Mobile cyber sex chatroom teens
Police then arrested Hakala and charged him with indecent solicitation of a child, distribution of harmful material and child pornography. Lotter created the software in 2008 while volunteering for the Orange County Sheriff’s Department in Southern California.
A friend of his, a detective in the Internet Crimes Against Children Task Force, was working a case involving an 11-year-old girl.
It also helped snag Eric Hakala, a 37-year-old who created a Facebook account for “Mike Evans,” a fake 15-year-old high school student he concocted as a way to communicate with and solicit sex from teenage girls.
One girl reported Hakala to the police after he confessed he was “much older” and asked if that would “scare her off,” so law enforcement set up a sting operation using RADAR technology on the teen’s phone.
I knew I had a mobile application platform that could be modified and I took the idea to my tech team.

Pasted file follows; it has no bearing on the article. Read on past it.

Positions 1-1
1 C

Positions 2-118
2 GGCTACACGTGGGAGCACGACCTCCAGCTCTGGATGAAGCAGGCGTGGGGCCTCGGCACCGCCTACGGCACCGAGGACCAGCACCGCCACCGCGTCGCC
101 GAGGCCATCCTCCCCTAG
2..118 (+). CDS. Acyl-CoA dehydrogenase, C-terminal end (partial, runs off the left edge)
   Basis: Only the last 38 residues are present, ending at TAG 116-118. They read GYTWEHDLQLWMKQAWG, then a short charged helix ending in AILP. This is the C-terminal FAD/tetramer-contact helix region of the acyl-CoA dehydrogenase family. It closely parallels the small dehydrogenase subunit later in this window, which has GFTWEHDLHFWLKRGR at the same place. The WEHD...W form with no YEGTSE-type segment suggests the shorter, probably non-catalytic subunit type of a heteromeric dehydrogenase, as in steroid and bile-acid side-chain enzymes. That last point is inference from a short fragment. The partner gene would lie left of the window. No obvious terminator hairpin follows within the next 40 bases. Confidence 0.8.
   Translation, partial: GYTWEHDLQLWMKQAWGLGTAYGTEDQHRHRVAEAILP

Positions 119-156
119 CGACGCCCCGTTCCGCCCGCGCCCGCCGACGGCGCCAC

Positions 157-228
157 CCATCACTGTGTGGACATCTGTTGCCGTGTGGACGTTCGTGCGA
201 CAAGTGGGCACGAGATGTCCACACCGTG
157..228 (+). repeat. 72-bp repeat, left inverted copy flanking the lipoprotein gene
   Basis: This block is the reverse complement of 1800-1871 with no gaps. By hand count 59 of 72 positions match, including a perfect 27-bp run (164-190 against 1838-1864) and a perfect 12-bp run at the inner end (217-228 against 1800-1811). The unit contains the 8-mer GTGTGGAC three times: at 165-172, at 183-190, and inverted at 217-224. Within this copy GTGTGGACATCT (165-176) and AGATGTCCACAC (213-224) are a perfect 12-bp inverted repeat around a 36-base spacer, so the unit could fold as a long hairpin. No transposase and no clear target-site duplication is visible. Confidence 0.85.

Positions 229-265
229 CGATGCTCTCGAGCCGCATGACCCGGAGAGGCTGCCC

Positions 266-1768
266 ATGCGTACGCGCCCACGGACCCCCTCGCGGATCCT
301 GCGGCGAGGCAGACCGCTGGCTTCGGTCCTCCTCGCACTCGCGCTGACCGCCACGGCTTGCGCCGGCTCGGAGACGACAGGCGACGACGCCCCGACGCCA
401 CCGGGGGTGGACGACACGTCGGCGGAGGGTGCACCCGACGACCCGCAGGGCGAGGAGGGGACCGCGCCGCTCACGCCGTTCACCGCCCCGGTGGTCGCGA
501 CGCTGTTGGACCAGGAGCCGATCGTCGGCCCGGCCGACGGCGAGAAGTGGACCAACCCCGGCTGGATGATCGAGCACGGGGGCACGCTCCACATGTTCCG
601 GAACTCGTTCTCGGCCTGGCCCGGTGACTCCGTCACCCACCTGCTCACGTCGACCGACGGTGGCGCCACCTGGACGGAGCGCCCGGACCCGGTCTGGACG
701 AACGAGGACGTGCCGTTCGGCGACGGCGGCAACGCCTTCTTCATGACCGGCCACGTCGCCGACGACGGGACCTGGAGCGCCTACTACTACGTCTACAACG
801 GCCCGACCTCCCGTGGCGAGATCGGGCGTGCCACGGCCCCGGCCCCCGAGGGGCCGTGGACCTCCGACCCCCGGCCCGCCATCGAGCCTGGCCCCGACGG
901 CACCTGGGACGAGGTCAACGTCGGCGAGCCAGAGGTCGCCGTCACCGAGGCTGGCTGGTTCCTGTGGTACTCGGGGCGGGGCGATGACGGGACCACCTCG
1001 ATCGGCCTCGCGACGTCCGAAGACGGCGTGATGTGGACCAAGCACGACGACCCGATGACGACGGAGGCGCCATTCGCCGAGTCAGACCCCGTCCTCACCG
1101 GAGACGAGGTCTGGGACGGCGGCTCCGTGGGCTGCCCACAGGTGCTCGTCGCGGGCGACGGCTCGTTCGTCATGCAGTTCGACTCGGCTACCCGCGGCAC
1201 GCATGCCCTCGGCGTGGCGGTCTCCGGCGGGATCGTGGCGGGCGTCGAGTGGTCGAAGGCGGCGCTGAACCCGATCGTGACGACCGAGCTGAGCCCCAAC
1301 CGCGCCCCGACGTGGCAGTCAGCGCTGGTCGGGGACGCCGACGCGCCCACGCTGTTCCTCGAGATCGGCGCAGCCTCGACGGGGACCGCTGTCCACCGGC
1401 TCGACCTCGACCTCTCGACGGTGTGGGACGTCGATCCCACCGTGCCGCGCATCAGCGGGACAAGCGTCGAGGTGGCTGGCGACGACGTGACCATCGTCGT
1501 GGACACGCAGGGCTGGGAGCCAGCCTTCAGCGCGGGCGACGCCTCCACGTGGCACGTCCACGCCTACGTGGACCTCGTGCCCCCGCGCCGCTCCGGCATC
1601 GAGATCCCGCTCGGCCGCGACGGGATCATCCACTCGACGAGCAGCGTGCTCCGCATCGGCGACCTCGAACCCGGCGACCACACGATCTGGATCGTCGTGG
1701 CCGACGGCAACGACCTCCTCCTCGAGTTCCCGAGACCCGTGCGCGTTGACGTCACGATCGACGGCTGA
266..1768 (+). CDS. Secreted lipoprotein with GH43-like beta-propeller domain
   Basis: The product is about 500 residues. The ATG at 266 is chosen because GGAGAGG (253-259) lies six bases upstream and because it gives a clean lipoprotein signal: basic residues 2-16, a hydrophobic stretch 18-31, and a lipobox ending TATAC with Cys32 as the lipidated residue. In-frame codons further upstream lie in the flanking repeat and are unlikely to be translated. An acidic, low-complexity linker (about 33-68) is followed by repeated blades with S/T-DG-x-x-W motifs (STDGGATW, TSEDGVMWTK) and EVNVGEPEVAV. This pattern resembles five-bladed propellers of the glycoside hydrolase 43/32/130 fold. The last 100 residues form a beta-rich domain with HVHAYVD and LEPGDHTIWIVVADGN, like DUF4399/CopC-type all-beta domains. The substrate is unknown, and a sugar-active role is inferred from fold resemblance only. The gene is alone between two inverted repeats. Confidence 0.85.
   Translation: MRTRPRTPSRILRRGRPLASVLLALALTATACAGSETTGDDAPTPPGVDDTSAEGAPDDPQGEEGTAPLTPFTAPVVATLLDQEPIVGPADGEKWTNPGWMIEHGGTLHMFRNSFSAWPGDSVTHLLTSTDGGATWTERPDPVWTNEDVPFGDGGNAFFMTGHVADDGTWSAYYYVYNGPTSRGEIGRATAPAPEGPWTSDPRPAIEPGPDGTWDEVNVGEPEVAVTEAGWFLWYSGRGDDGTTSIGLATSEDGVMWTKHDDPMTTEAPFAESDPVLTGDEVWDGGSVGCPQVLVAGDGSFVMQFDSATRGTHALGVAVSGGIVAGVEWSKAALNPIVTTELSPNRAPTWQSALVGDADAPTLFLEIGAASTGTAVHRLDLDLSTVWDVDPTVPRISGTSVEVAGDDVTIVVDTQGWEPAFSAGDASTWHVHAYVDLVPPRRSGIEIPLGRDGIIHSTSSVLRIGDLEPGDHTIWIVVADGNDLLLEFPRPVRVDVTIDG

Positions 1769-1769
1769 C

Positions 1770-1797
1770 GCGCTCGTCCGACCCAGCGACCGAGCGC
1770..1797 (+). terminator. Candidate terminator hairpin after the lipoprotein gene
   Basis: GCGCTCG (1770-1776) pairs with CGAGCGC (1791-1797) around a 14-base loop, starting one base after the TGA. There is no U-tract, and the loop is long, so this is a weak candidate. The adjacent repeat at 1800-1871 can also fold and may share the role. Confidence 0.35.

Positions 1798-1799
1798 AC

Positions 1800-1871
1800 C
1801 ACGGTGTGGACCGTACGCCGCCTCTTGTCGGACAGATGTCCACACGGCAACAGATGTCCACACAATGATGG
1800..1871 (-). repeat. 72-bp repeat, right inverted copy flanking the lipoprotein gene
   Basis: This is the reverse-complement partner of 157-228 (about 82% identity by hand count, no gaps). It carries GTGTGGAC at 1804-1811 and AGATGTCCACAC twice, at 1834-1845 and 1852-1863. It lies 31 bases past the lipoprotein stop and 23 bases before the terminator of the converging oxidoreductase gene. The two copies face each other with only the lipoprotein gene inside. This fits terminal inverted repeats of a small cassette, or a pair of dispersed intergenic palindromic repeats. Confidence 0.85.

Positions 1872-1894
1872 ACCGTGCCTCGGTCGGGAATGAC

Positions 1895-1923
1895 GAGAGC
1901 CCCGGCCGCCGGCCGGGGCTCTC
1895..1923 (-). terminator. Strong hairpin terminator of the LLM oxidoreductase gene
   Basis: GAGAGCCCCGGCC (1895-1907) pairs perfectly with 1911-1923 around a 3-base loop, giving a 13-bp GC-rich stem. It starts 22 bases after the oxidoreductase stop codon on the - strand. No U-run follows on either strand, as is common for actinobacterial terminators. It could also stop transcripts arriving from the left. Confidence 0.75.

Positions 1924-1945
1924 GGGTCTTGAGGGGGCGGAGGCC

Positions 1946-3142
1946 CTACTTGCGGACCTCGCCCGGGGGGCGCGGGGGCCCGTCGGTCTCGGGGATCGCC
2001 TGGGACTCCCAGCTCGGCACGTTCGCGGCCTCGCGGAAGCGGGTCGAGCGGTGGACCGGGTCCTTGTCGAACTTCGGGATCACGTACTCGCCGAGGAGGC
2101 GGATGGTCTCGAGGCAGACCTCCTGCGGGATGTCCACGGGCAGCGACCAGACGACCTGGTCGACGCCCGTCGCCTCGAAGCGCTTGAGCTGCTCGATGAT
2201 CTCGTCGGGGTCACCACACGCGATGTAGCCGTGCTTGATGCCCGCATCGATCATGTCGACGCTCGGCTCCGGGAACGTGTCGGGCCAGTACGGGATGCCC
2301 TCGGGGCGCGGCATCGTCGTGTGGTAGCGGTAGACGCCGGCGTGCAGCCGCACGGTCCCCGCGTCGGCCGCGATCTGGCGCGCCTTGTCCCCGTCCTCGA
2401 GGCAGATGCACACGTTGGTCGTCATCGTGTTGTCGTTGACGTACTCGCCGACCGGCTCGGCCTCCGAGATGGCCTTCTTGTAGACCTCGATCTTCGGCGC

The result was RADAR.”RADAR is a mobile monitoring technology at its core that tracks and logs text messages, social media conversations and phone calls on mobile devices.
When Bryan Woldman arrived at an AMC movie theater in suburban Illinois earlier this year, he thought he was meeting a 12-year-old girl for a sexual rendezvous.
Instead, the 36-year-old personal trainer was arrested by the Naperville Police Department High Technology Crimes Unit.
The investigative unit tracked Woldman’s communication with the underage girl using RADAR software, a technology developed for law enforcement by Robert Lotter, the CEO of the mobile security company e Agency.
It includes built-in tools to help officers manage their cases, overseeing multiple suspects and investigations simultaneously.
At the end of a sting, RADAR is used to establish the chain of custody of all evidence, from the first unlawful act through conviction.